The Art of the Game

So today, whilst doing actual legitimate research for work (no, really) I stumbled across this rather remarkable painting.

The Art of the Game (c) Michael J. Browne; Supplied by The Public Catalogue Foundation

The Art of the Game (c) Michael J. Browne; Supplied by The Public Catalogue Foundation

It’s called The Art of the Game by Michael J. Browne and you can find it at the National Football Museum. It was painted in 1997 and, as you can see – it can only be described as ‘quite something.’ I mean, just look at Eric Cantona! It’s such an intriguing painting, there just  has to be a story behind it.  Artistically speaking, The Art of the Game is actually a pastiche of two much older paintings. The top half of the picture is based on ‘The Triumphs of Caesar’ by Andrea Mantegna

 

The Triumphs of Caesar by Andrea Mantegna (1484-1492)

The Triumphs of Caesar by Andrea Mantegna (1484-1492)

You can see that Caesar has been substituted for former Manchester United manager Sir Alex Ferguson. My knowledge of 90s football trivia is somewhat lacking, so I’m not sure who exactly is crowning Sir Alex with the laurel leaves of victory.

The main part of the painting come from a fresco depicting the Resurrected Christ by Piero della Francesca (which dates from c. 1460).

The Resurrection of Christ Pireo della Franceso (c1460)

The Resurrection of Christ Pireo della Franceso (c1460)

Cantona, as you can see, takes the place of Christ in the image, who is standing over 4 sleeping soldiers. In the new version, the soldiers’ places have been taken by other members of the Manchester United squad of this time, including a much younger David Beckham.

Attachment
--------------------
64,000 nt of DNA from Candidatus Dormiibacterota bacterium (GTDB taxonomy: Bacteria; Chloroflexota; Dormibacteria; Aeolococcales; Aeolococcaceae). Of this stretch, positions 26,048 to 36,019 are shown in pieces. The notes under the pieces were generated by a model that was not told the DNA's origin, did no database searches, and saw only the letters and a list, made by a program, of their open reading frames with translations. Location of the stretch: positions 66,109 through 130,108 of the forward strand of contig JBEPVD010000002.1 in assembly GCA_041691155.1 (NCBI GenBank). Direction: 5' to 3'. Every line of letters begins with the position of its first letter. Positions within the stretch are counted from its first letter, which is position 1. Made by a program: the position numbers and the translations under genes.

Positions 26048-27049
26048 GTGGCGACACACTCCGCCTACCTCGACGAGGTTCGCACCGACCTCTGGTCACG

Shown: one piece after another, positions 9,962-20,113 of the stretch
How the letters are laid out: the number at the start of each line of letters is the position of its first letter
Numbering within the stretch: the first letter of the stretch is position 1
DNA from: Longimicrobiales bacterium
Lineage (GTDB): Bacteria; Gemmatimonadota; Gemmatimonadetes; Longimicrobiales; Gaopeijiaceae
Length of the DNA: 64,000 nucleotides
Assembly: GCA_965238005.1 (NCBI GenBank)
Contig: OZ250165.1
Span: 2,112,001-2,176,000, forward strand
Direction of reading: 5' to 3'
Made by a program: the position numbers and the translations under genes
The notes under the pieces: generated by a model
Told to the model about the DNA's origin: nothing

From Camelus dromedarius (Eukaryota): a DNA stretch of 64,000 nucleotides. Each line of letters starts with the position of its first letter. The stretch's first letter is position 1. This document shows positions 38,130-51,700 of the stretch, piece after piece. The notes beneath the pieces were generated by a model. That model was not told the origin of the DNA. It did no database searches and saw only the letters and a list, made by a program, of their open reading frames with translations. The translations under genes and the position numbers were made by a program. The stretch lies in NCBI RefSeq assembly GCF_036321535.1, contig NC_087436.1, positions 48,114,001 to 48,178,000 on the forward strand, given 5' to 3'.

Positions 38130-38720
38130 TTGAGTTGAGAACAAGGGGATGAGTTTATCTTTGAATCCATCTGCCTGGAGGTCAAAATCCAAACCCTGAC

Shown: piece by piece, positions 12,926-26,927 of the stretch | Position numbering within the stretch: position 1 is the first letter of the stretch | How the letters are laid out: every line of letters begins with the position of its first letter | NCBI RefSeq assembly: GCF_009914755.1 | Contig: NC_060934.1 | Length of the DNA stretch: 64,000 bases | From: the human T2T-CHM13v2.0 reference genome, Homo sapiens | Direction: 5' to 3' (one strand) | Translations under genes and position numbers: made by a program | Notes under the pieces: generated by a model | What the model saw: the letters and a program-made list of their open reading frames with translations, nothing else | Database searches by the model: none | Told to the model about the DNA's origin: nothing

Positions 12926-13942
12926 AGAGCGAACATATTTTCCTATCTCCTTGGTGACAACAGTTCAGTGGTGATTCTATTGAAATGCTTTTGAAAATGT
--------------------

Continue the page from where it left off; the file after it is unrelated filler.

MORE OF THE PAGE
When I found this painting on the BBC Your Paintings site I had no idea what to make of it. So, what does one do today when you find something you can’t explain? You ask the experts. Thankfully, twitter has made conversations like this much easier.

The conversation went as follows:

(If you click on the link you can find a more detailed analysis, it’s really interesting to see the theme of Resurrection applied to football).

(Of course it’s on loan from Cantona himself!)

What was really nice about this, is that a conversation actually happened! It’s always great to see a museum doing social media well – well done the social media team at the National Football Museum (go follow them!). I like how they recognise that the painting isn’t to everyone’s taste as these tweets confirm.

What do you think of it? And, perhaps more importantly, can you name the sleeping soldiers who aren’t David Beckham?!

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One response to “The Art of the Game

  1. Thanks Jack, always happy to talk about our collection when we get chance. Tell you what, if your blog readers can identify the player crowning Sir Alex (top right), we’ll send you a museum badge to tweet about too!

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